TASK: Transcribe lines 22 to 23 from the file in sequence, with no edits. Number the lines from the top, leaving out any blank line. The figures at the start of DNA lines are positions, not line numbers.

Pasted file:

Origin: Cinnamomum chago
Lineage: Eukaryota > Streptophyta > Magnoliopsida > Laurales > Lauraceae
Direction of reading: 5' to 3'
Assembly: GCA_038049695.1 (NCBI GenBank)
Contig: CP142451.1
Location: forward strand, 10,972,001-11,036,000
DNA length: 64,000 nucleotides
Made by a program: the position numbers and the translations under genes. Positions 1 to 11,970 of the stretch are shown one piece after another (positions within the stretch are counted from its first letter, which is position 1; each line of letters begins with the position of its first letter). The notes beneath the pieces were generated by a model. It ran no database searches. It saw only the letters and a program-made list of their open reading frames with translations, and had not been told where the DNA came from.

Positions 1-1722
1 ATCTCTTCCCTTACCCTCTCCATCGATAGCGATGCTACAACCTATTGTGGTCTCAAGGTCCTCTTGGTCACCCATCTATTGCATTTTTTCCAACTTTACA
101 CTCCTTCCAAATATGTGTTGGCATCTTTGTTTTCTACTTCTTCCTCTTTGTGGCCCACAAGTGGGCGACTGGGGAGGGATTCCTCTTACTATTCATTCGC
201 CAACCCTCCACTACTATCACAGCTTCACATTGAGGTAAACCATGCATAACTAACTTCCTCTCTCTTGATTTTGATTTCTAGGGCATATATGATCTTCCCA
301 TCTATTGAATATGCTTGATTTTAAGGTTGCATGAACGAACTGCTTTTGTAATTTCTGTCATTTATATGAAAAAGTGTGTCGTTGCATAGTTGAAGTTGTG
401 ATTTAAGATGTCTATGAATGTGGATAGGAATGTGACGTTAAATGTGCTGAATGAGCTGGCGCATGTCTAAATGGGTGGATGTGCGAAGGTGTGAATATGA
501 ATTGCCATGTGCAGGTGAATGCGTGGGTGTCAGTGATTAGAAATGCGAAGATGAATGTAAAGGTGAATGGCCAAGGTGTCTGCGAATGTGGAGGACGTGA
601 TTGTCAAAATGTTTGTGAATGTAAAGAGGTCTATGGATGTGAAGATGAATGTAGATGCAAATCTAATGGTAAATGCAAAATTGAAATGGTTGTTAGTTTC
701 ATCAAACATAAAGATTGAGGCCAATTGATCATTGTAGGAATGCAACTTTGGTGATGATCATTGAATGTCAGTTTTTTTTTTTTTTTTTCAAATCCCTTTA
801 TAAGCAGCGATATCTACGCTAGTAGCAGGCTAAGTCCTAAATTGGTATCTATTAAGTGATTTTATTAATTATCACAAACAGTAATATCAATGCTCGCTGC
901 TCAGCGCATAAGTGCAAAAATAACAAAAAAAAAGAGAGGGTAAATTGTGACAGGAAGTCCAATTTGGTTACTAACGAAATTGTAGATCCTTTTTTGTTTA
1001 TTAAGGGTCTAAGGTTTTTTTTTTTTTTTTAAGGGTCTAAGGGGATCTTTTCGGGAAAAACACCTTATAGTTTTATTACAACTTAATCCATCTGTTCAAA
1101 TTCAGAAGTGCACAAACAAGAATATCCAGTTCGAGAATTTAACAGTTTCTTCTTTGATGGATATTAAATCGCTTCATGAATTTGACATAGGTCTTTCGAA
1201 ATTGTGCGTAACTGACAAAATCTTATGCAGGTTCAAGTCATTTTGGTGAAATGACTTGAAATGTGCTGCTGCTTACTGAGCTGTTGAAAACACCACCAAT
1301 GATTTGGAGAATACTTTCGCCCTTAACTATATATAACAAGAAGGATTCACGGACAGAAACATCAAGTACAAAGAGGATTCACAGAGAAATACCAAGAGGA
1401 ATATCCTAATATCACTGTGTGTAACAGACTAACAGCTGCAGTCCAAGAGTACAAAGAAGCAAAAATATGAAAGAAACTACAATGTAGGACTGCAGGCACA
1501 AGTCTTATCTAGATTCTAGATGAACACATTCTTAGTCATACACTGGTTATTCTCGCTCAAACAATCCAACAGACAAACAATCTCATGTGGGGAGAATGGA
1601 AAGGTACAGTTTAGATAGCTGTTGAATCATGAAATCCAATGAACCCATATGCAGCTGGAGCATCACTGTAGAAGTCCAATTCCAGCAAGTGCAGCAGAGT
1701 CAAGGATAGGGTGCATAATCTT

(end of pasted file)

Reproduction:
1201 ATTGTGCGTAACTGACAAAATCTTATGCAGGTTCAAGTCATTTTGGTGAAATGACTTGAAATGTGCTGCTGCTTACTGAGCTGTTGAAAACACCACCAAT
1301 GATTTGGAGAATACTTTCGCCCTTAACTATATATAACAAGAAGGATTCACGGACAGAAACATCAAGTACAAAGAGGATTCACAGAGAAATACCAAGAGGA